Investors slash bullish U.S. bond bets after FOMC -survey

Tue Jun 25, 2013 12:48pm EDT

* Total "longs" fall from 5-month high in latest week

* Net "longs" drop most in over two-years-JPMorgan

* No active clients long bonds before Treasuries auctions

NEW YORK, June 25 (Reuters) - Investors curtailed their positions in longer-dated U.S. Treasuries holdings in the latest week, after the Federal Reserve signaled it might reduce its bond purchases later this year if the economy shows further improvement, according to a survey released on Tuesday.

The change came as the U.S. Treasury Department was slated to sell $99 billion in short- and medium-term debt this week, starting with a $35 billion auction of two-year notes at 1 p.m. (1700 GMT).

J.P. Morgan Securities, which conducted the survey, said 6 percent of its Treasuries clients said on Monday they were "long" in their duration on U.S. government debt, or they owned more longer-dated Treasuries than their benchmarks, down from 19 percent a week earlier.

Last week's share of longs was the highest in five months.

By holding more longer-dated Treasuries, investors add duration or interest rate risk to their portfolios in anticipation of a market rally when longer-dated bonds generate higher returns than shorter-dated debt.

However, prices of longer-dated Treasuries plummeted and their yields rose sharply after Fed Chairman Ben Bernanke last week outlined the approach the central bank might take to reduce its current $85 billion monthly purchases of Treasuries and mortgage-backed securities, known as QE3.

Bernanke's remarks further roiled financial markets, which had already been rattled by his testimony before a congressional panel on May 22, in which he hinted at the possibility of less Fed stimulus.

At a press conference last week, Bernanke drew the distinction between less stimulus due to the Fed's buying fewer bonds and the tightening of monetary policy through raising short-term interest rates - which he said will unlikely occur even well after the Fed stops buying bonds.

On Monday, benchmark 10-year Treasury yields rose to 2.667 percent, the highest level in more than 22 months, according to Reuters data.

In J.P. Morgan's latest survey, 24 percent of its Treasuries clients said they were "short" in their Treasuries duration, or own fewer longer-dated Treasuries than their benchmarks, up from 15 percent a week earlier.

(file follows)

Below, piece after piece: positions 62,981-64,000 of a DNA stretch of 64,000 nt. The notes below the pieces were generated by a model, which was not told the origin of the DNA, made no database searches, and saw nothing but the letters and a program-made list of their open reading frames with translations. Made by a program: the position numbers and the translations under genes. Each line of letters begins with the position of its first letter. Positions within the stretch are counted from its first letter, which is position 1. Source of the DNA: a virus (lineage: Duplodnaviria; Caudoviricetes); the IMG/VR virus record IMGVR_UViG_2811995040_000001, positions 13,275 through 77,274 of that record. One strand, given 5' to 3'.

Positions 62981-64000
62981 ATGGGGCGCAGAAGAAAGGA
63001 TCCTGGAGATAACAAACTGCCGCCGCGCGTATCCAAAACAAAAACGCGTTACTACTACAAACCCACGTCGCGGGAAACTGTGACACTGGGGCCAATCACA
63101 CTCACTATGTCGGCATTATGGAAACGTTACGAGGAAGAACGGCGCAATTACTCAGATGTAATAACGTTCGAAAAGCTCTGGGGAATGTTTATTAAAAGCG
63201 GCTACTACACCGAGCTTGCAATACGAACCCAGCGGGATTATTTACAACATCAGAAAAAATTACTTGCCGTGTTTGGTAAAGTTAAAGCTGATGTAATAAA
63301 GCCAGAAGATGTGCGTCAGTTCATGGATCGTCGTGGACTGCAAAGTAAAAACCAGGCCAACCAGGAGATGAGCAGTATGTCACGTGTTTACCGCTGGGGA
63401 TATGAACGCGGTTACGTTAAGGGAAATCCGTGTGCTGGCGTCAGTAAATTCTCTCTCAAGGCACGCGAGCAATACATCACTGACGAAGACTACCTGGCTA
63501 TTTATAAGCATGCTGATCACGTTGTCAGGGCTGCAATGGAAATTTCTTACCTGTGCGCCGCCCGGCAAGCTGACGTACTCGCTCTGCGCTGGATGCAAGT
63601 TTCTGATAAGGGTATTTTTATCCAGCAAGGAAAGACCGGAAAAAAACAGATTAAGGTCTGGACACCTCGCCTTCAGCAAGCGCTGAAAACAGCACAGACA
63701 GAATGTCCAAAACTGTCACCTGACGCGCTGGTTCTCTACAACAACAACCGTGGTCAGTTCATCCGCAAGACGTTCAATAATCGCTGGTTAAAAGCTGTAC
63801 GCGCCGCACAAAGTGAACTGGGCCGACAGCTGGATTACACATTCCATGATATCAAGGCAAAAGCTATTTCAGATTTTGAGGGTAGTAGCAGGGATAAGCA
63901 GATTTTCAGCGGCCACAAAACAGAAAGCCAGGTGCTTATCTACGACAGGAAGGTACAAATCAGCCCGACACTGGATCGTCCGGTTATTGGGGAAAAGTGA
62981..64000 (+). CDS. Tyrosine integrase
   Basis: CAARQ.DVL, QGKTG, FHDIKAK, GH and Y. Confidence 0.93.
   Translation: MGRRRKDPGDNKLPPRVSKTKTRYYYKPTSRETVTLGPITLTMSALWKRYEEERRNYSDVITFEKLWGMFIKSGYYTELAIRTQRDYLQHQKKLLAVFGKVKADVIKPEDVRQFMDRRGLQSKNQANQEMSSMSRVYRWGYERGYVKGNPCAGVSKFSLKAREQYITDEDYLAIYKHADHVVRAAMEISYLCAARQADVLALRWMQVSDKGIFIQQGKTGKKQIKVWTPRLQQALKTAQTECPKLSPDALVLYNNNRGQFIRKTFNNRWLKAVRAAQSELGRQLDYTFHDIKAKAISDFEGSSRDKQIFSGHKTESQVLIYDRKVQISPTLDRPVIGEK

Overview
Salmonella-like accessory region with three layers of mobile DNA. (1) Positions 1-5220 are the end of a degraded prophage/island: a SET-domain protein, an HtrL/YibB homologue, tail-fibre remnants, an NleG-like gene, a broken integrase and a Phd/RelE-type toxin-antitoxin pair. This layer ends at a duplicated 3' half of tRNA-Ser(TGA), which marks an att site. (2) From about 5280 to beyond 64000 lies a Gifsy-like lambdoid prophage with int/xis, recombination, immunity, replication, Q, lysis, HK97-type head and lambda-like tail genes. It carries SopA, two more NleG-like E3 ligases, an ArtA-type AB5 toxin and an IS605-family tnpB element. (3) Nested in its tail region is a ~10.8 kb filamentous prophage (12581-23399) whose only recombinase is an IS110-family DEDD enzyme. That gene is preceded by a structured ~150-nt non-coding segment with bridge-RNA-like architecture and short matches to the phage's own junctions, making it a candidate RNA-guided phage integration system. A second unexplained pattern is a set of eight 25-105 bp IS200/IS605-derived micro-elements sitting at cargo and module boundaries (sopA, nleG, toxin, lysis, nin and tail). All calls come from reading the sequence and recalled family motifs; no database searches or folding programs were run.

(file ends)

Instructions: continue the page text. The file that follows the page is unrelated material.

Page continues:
Bond yields continued to rise on Tuesday as investors shed more of their longer-dated debt holdings in response to stronger-than-expected data on durable goods orders, new-home sales and consumer confidence.

The share of "shorts" exceeded "longs" by 18 percentage points in the latest week, compared with a week ago when longs exceeded shorts by 4 points, J.P. Morgan said.

The was the biggest decline in net longs in more than two years, it said.

The share of investors who said they held Treasuries equal to their benchmarks rose to 70 percent from 66 a week earlier.

Among active clients, who are viewed as making speculative bets in Treasuries, 62 percent said their longer-dated Treasuries holdings matched their benchmarks, down from 77 percent the prior week.

The survey showed no active "longs," which has not happened since late March. This compared with 15 percent in the prior week.

Thirty-eight percent of active clients said they were short in duration versus their benchmarks, up from 8 percent a week earlier.

J.P. Morgan surveys 40 to 60 of its Treasuries clients weekly, of which 60 percent are fund managers, 25 percent are speculative accounts and 15 percent are central banks and sovereign wealth funds.

It asks 10 to 20 of its active clients each week about their Treasuries holdings, of which 70 percent are speculative accounts and the rest are money managers.

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